5 years later, daughter of 86-year-old flood survivor remembers harrowing rescue

Updated: Oct. 8, 2020 at 10:40 PM EDT
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LAKE KATHERINE, S.C. (WIS) - This week marks five years since arguably the most devastating rain event in Palmetto State history in 1,000 years.

The 1,000-year flood of 2015 dropped feet of historic rain on Midlands neighborhoods. Half a decade later, some are still picking up the pieces of the losses -- both physical and emotional -- while others are still grappling with the trauma.

For Karen Hall, the memories of growing up on Burwell Lane looked like catching fireflies in the street and playing in the yard with her brother. Hall said there are two ironies in this story – that she and her brother were never allowed to go down to Gills Creek to play as children and what someone told her parents when they bought the land at 921 Burwell Lane decades ago.

“She and Dad were the first people on that road,” said Hall. “They were the first people to build there. Burwell Manning had told Dad, ‘You’ll never have any problem here unless there’s the thousand-year flood...’ and there it was.”

Hall’s parents, Dot and Talley Kelley, had raised them in that house. Mr. Kelley lived there until he died in 2013, two years before the flood.

Now in 2020, Hall lives with her husband in the Irmo area. For all intents and purposes, she’s still close to home. But five years ago she remembers, being a quick trip down the interstate was not close enough.

“A high school friend of mine down the street called me about 6:15 [AM] and said, ‘Karen, have you talked to your Mom?’” Hall recalled. “He goes, ‘Well we’ve got a problem... we are flooded down here.’”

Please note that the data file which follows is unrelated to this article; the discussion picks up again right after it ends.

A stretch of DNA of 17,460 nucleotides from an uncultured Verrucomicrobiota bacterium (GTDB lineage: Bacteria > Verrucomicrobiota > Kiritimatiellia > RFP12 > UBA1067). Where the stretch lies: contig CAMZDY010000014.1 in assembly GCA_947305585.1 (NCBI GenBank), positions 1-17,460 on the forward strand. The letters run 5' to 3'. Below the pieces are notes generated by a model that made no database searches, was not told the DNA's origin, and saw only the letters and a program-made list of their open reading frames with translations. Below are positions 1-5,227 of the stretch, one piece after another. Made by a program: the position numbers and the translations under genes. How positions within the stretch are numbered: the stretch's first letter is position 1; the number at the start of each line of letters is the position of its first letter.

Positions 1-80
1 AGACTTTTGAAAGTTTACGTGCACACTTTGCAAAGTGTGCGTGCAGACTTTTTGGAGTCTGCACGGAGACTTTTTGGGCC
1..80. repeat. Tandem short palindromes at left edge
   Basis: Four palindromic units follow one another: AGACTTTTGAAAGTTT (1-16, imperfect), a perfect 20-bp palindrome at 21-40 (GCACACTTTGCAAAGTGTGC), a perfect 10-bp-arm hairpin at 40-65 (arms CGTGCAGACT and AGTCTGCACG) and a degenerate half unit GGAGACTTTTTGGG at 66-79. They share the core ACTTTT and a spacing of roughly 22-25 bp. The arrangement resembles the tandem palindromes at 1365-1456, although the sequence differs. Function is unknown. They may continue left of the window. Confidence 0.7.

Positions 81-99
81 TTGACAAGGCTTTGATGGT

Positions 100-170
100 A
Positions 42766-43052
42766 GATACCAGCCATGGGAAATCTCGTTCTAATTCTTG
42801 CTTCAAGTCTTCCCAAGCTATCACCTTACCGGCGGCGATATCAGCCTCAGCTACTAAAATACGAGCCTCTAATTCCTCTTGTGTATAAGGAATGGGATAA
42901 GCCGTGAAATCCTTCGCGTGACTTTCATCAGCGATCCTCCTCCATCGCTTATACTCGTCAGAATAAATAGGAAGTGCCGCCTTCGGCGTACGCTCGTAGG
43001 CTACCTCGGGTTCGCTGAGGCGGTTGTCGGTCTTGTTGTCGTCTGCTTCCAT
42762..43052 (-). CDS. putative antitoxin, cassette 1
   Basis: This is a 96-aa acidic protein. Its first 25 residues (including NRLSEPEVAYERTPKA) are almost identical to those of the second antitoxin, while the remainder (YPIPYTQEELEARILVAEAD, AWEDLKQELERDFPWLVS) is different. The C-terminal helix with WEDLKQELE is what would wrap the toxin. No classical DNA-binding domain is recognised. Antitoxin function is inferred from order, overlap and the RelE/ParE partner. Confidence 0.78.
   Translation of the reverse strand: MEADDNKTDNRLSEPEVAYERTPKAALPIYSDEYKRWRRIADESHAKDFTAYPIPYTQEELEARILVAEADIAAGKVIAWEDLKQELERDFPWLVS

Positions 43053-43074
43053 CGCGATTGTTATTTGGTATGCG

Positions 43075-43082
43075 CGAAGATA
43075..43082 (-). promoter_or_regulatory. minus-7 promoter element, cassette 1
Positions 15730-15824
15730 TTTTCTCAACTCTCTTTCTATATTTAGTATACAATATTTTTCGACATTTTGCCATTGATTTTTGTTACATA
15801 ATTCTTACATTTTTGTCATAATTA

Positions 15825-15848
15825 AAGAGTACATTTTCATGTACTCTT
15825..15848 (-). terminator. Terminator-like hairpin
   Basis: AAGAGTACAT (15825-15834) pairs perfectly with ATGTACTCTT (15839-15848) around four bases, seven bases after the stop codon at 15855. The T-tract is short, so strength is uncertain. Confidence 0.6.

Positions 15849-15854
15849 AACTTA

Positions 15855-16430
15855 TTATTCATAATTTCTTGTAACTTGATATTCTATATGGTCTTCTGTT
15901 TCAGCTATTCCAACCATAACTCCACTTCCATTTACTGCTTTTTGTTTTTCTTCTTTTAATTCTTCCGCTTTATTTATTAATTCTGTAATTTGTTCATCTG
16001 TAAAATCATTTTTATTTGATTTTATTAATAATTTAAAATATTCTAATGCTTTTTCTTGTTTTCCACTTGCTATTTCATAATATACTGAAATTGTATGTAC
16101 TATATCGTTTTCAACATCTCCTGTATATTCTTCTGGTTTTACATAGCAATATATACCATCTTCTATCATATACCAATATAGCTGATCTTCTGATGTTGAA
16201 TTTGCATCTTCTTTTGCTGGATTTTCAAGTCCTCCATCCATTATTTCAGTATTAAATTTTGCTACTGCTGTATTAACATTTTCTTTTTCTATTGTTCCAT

Karen and her husband had just returned from a trip to the beach the night before, but they are both early risers. She said they were both awake and watching the forecast when she got that call. But the water was too swift for Hall’s friend to make it to where Ms. Kelley, at the time 86 years old, was stranded at her house. Hall called her mother.

“She called me right back hollering that water was coming through the back door and coming in on the sun porch that they had,” Hall said. “I said, ‘You get your jewelry and your medicine and your pocketbook and you go to the den and you go sit on the table until we get there.’”

Hall and her husband raced down I-26, dodging flooded roads along the way. The quickly rising area around Gills Creek and Lake Katherine made it impossible to get to Burwell Lane, so Hall’s husband hopped in a neighbor’s boat.

“When they got to her house, she was sitting on the table. The water was up to her chin,” said Hall. “She’s 86 now. They had to open up the screen and pulled her off of the table.”

With just her pocketbook and the clothes on her back, Ms. Kelley was safe. To this day, Hall said she looks back on that day for what it was: traumatic.

“Panic. Utter panic,” Hall described. “Because I didn’t know what we were gonna find. Had we been a few minutes later, she would’ve drowned. She would’ve drowned.”

If you drive down Burwell Lane now, you see a remarkably different set of houses. Most of them are new construction, built up off the ground and updated to mirror a different era. Hall describes it as driving down the road of a Charleston beach town.

As for 921 Burwell Lane, the family sold the house to an investor who gutted and revived it after the flood. All the antiques, two pianos and countless family memories in the house were lost to the torrential downpours and days of water damage. Hall remembers her mother’s words after she was rescued from her home.

“I’m so glad your father didn’t have to live to see everything he worked so hard for… gone,” Hall remembered.

While it’s not the Burwell Lane she remembers, Hall said every so often she takes a drive through the neighborhood.

“I’m glad that I can see that little area booming back up again with the homes,” said Hall. “Life does go on. But I tell you what, even now when we have rain for a couple days, I can’t help but think: is it gonna stop sometime soon?”

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